Joseph K. receives a phone call at work informing him that he is to come for a “small hearing” the following Sunday. He is told where to go but neglects to ask the time so he decides on nine o’clock, the hour Court proceedings normally begin. The Deputy Director of the bank invites him to join him on his boat on Sunday morning and K. regretfully refuses the invitation because it reflects K.’s importance and because he has not gotten along well with this particular superior.
K. wakes up late on Sunday morning because he has been out drinking the night before. Deciding not to be precisely punctual, he goes on foot to the meeting. On the way, he passes the same three men who were witnesses in Miss Burstner’s room, Rabensteiner, Kullich and Kaminer, and is humiliated that they see him running. He finds himself in a poor neighborhood crowded with masses of children and people leaning out of tenement windows shouting at one another. Expecting to find a proper Court house, K. instead finds a tenement with several staircases. In an effort to find the hearing room, he knocks on doors asking whether a joiner named Lanz (Mrs. Grubach’s nephew) lives within. He makes his way upstairs through swarms of children and finally locates the room on the fifth floor. At first it appears to be an apartment similar to the others but inside a young woman washing clothes directs him to the hearing room.
K. enters a meeting hall so crowded with people that he can barely fit inside. At the end of the hall waits the Examining Magistrate who argues with K. “you should have been here one hour and five minutes ago” (19). K., however, is not shaken and insists that he is there now. At this point, the crowd breaks into loud applause. K. basks in half the crowd’s approval but realizes he will have to work to gain the other half.
When the Magistrate asks whether K. is a housepainter, he haughtily announces that he is the Chief Clerk of a bank and begins to tell off the Magistrate. Seizing the Magistrate’s notebook, he decries the whole procedure as outrageous and complains loudly about the treatment he received at the hands of the arresting officers and the Inspector ten days ago: "what has happened to me is not just an isolated case. If it were it would not be of much importance as it's not of much importance to me, but it is a symptom of proceedings which are carried out against many. It's on behalf of them that I stand here now, not for myself alone" (21). He accuses the Magistrate of sending signals to the audience to control their reactions. K. finds the front row of the audience, which is made up of white-bearded old men wearing formal frock coats, particularly unsettling.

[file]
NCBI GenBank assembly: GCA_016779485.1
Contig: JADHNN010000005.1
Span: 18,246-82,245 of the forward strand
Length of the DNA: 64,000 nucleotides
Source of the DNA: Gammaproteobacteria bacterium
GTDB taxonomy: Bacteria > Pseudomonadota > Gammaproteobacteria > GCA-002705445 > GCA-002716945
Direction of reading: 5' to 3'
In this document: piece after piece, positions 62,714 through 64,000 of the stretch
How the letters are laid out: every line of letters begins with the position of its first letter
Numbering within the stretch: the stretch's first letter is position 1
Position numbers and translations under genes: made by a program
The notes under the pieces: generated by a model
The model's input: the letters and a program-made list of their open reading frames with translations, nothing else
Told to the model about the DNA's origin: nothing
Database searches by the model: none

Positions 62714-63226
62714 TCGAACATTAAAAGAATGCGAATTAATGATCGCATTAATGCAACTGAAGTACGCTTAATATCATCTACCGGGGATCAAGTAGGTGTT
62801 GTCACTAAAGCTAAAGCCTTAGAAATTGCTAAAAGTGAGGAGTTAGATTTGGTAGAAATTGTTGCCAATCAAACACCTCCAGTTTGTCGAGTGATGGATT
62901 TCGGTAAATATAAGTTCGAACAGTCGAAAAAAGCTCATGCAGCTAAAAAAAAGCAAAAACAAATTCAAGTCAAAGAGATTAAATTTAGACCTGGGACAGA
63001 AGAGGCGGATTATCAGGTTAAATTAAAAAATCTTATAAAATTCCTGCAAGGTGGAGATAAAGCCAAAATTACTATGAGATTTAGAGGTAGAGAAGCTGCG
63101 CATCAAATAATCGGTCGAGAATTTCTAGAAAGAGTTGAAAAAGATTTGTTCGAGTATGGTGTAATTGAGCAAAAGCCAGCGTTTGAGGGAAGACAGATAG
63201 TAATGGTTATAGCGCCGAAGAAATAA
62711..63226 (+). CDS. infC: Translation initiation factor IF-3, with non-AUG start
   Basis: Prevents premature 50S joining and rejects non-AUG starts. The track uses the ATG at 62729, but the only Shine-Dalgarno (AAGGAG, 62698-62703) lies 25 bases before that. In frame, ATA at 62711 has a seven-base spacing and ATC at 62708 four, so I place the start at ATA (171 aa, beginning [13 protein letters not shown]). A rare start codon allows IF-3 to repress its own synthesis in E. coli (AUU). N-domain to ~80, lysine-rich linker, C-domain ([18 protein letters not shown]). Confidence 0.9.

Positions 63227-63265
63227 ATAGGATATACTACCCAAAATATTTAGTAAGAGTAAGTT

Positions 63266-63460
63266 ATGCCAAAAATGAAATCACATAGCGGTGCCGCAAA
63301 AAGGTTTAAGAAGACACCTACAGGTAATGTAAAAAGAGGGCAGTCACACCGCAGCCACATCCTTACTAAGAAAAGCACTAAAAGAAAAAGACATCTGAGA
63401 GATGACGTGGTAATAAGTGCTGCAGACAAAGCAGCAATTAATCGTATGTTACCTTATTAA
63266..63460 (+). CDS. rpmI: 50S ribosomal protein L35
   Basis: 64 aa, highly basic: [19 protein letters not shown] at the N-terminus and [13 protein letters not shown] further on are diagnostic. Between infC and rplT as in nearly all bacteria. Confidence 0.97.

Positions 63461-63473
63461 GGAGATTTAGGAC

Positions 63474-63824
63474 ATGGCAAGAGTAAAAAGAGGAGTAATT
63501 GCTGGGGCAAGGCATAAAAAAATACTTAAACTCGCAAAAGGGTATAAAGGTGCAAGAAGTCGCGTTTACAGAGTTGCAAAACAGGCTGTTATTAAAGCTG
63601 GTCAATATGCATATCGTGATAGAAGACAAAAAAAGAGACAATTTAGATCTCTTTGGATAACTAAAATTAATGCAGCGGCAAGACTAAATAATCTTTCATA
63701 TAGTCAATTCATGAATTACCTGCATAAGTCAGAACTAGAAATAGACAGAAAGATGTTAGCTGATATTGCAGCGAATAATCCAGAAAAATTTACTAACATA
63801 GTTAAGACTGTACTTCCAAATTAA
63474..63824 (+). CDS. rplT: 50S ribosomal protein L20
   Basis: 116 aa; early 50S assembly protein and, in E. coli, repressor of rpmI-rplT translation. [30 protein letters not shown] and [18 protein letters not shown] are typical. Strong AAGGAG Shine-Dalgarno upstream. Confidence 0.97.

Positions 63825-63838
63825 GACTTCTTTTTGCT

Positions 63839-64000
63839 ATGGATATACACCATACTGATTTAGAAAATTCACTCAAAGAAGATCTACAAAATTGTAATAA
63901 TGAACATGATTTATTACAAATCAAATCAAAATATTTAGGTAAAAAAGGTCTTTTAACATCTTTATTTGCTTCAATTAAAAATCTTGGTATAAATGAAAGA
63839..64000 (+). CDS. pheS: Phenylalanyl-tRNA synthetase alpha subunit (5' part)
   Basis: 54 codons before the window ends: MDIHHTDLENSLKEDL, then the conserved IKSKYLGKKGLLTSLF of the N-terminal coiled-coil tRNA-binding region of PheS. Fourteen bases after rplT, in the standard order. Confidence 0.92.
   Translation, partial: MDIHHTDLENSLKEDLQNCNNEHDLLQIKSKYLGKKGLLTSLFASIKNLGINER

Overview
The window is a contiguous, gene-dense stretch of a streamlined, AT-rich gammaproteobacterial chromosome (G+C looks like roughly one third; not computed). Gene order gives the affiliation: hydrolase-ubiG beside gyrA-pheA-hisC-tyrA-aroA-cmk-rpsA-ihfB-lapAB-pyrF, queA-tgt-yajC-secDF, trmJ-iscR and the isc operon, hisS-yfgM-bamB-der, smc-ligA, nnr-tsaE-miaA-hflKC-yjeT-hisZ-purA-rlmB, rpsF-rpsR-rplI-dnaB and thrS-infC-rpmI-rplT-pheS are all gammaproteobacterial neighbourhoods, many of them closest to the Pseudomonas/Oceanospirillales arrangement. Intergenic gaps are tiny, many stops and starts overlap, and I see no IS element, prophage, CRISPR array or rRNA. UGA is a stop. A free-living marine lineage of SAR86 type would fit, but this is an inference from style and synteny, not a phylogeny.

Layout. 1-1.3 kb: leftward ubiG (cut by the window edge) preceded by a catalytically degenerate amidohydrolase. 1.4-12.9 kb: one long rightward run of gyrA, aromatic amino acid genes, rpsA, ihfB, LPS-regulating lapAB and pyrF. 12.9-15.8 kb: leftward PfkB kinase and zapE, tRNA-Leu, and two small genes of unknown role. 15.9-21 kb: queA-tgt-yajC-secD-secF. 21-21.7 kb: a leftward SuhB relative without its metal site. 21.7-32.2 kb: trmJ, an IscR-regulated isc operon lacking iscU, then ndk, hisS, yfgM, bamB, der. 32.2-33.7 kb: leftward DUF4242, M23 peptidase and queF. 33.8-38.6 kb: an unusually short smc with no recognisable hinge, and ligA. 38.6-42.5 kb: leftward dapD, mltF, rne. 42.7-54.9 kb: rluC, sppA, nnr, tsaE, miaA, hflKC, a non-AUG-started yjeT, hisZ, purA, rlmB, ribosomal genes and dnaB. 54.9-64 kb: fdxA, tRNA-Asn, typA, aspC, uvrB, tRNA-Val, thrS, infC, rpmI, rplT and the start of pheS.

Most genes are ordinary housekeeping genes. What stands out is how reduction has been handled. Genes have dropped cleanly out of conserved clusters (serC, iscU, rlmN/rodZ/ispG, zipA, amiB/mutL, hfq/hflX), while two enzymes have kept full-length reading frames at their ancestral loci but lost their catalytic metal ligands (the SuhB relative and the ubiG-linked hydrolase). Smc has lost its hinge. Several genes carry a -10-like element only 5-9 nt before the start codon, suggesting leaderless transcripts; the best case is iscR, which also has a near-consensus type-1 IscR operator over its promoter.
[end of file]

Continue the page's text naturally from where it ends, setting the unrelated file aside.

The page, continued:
A scream from the back of the room brings his speech to a halt. A man has pressed himself lewdly up against the washerwoman from the adjoining room. K. wants to run towards her but he is restrained. At this point, he comes to realize that the crowd are all Court officials—the very officials whom he has spent his time denigrating. Before he can leave, the Magistrate warns him: “you have robbed yourself of the advantages that a hearing of this sort always gives to someone who is under arrest" (24).
By chapter two, the reader begins to experience the claustrophobic, surreal atmosphere for which the author Kafka is renowned. Indeed, the adjective Kafkaesque, which means illogical, bizarre or nightmarish, has entered many languages. Joseph K.’s nightmare is in full force and the dreamlike quality of the novel intensifies the reader’s response. It is natural to feel puzzled. This feeling will increase.
Until this juncture in his life, K. has never questioned the Law. However, for some unknown reason, he finds himself, thrown into the legal machine, as it were, and the Law as an entity becomes a character. In his first encounter, the Law invades his private life by entering his bedroom. The representatives of the Law are a pair of crooked functionary buffoons who attempt to steal his clothes and do in fact steal his breakfast. His first encounter with the Court is in a surreal, crowded, dank and dirty interrogation room in a poor part of town. The Examining Magistrate, or judge, is laughable, as are the very strange observers watching the proceedings against K. as if it were a sporting event. Indeed, the atmosphere has a carnival or circus quality about it: “he stood pressed closely against the table, the press of the crowd behind him was so great that he had to press back against it if he did not want to push the judge's desk down off the podium and perhaps the judge along with it” (20).
There is no reason for K. to acknowledge this Law. Consider, no one forced him to do anything or to even attend the cross-examination. Indeed, he could just decide to ignore the whole unpleasant affair. However, on some level K. feels guilty and this is central to the novel. He doesn’t want anyone to see him make an appearance in Court so he doesn’t even take a bus. What provokes his guilt? Some literary critics argue that K.’s trial is used to illustrate the eternal guilt of every human being in the eyes of any bureaucracy. It doesn’t matter whether K is guilty or innocent. In this, Kafka argues that the Courts treat all men as if they were guilty.
At this point, it is interesting to observe K.'s ongoing interaction with women. In chapter one, the attractive Miss Burstner makes an appearance. Here, the man pressing himself up against the washerwoman casts her into a sexual light.